How to Write an Effective Resume
by Paul A. Werlin
President, Human Capital Resources, Inc.
Like a fine work of art, a resume can be a thing of beauty. But, like art, its beauty is in the eye of the beholder. Over the past few years, there have been dozens of books written to help people write effective resumes. Theres no lack of advice from professionals on the importance of writing a strong opening, or how to list your achievements. But what none of these professionals tell you is that there really is no one best way to write a resume. And, what they also dont tell you is that in the scheme of things, while a resume is an important part of the entire process of getting a job, its importance has really been overrated.
For the most part, the person reviewing your resume is looking for only a few basic things. Like a well written newspaper story, the reviewer is looking of the who, what, when, where, and why. A well-written resume provides this information in a well laid-out format, clearly and accurately stated. Lets go into some detail on the 5Ws.
- The who obviously is you. This information, typically at the top of the resume should always include your name, address, best phone number(s) to contact you and your email address. Many employers today use email exclusively.
- The what and when is the meat of your resume. You should cover your prior positions- name of firm, your job title, dates of employment, and a brief description of your duties, responsibilities and accomplishments. It is important to emphasize brief- personally, I recommend using 3-5 bullet point descriptions. There has been much research showing that when long paragraph are written, people typically read the first and last sentence, but skip much in between. Also, dont forget to list your academic achievements including schools attended, dates and degrees. If youve attended professional training programs or received professional recognition or designations, be sure to list them. But remember, a resume is an abbreviated summary, not a biographical essay.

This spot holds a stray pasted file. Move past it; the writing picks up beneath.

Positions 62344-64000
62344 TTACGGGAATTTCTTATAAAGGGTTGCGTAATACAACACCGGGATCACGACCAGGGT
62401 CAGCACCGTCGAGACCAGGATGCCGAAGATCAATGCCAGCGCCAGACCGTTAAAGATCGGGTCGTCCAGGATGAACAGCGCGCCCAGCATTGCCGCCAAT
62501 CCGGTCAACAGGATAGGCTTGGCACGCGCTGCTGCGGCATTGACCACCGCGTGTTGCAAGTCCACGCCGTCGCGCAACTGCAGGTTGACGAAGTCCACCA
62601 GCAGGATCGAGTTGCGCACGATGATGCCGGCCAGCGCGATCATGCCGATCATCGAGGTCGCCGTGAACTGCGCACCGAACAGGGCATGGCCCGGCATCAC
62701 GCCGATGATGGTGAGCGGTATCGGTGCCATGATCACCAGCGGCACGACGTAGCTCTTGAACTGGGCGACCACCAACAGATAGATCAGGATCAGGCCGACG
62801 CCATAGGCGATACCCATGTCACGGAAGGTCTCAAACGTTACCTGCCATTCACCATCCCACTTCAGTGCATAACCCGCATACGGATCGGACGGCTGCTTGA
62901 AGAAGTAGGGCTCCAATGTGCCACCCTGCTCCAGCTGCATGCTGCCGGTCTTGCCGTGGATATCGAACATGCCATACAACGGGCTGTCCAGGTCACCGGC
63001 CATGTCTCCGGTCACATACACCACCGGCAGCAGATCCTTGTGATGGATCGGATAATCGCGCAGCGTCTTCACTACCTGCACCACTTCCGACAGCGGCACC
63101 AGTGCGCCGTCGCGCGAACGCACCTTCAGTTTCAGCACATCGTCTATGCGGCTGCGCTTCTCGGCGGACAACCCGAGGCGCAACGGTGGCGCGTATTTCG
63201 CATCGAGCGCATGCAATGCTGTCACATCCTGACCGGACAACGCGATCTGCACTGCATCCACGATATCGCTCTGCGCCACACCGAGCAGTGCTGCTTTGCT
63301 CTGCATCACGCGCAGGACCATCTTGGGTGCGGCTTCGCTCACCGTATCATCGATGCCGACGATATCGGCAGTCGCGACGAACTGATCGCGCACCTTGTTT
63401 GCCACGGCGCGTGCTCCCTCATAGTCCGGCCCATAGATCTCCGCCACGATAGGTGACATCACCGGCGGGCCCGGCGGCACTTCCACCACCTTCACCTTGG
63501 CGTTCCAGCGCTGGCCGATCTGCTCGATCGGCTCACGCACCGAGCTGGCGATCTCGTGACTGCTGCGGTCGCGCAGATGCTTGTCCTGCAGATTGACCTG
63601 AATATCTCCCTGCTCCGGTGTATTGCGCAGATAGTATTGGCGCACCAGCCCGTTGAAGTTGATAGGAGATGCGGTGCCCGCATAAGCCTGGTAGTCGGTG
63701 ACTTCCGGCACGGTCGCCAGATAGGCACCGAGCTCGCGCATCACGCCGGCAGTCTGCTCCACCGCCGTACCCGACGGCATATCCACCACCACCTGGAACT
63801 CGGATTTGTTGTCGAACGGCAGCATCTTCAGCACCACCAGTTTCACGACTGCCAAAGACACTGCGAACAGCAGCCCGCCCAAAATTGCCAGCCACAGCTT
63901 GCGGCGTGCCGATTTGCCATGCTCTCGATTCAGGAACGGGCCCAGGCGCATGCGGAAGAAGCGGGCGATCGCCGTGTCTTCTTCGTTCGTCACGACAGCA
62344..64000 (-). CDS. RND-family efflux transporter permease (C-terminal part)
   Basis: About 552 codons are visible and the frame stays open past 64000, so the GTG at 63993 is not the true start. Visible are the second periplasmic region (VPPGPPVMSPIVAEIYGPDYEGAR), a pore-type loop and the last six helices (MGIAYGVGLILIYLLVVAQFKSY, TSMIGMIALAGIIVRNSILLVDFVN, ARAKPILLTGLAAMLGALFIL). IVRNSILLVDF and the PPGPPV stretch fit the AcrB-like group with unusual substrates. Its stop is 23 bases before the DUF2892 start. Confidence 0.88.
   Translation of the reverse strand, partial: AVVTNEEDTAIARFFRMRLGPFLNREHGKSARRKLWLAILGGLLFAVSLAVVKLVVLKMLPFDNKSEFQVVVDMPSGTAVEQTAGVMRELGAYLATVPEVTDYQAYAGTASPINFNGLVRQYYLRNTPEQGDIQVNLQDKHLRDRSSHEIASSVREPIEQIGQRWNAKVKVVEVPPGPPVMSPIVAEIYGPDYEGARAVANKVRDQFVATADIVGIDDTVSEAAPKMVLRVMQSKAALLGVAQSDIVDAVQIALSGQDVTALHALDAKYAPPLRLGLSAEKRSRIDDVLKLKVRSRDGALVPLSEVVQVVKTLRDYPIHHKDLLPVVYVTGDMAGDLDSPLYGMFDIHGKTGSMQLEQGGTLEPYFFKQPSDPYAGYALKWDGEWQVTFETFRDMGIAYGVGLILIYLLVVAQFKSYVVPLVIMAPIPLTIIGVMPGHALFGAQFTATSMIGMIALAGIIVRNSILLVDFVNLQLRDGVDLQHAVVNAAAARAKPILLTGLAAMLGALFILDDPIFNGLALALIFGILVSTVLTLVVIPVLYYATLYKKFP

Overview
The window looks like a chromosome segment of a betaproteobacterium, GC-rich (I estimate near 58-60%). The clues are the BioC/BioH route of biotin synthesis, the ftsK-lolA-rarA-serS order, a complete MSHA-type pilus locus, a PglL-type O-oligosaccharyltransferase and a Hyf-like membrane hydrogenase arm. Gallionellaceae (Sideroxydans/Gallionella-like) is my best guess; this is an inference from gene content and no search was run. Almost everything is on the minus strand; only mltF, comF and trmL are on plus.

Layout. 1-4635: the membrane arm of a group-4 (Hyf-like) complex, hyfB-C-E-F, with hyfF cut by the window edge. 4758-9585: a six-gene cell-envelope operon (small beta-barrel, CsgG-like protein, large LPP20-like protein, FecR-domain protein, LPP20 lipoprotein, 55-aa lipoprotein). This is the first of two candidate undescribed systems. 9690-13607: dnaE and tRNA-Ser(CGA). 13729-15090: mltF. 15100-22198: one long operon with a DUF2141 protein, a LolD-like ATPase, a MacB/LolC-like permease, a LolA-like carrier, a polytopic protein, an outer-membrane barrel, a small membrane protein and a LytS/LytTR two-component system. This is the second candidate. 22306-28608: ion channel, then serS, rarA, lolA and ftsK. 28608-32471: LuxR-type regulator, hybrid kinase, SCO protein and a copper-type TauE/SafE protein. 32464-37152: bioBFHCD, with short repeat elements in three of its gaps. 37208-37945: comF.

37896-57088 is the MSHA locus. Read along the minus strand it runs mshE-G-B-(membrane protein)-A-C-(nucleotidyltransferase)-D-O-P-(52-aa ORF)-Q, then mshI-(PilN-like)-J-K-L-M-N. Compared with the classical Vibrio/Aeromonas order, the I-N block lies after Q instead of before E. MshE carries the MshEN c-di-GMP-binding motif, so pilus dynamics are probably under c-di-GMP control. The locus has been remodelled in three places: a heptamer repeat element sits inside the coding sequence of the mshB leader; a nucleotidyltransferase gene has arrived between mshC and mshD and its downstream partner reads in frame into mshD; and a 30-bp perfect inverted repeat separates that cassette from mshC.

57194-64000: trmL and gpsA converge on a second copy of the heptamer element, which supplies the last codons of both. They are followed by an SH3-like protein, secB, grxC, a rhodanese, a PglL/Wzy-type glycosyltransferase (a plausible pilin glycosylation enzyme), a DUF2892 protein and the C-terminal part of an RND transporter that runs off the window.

- Where should cover two different areas: where you were previously employed, and where you would be willing to accept a new position. Its important to state if you are willing to relocate.
- The why really shouldnt be a part of your resume, but rather should be included in your cover letter. If youre looking for new challenges or your position was eliminated, this should be stated in your cover letter.
Finally, there a few general rules for good resumes. First, keep it short, a maximum of 2 pages. Anything longer will either not be read, or youll just look like you have an over-inflated ego. Also, it is very important that punctuation and spelling be perfect. Format really isnt that important. So whether if you want to write an introduction stating your qualifications or your career objective, thats fine. Just be cautious and realize that sometimes a resume is reviewed to find reasons to disqualify a candidate from consideration. So if you write that youre looking for a sales management position, youll automatically be eliminated from marketing, training, and administrative opportunities. Its also unnecessary to write that reference will be furnished upon request, since thats obvious. Listing hobbies and interests is up to you. But if you have any special skills, talents, speak a second language, have licenses or professional designations, these should be listed.
In summary, the people that read your resume are simply looking for a snapshot of your professional history. Be clear, concise, and honest. Dont leave gaps in your history, and try to show a logical progression in your career path. Like a fine piece of art, your resume should be visual pleasing, and make the viewer want to linger and learn more about the artist.
Paul A. Werlin is president of Human Capital Resources, Inc., one of the premier recruiting, consulting and specialized training providers in the bank investment program marketplace.
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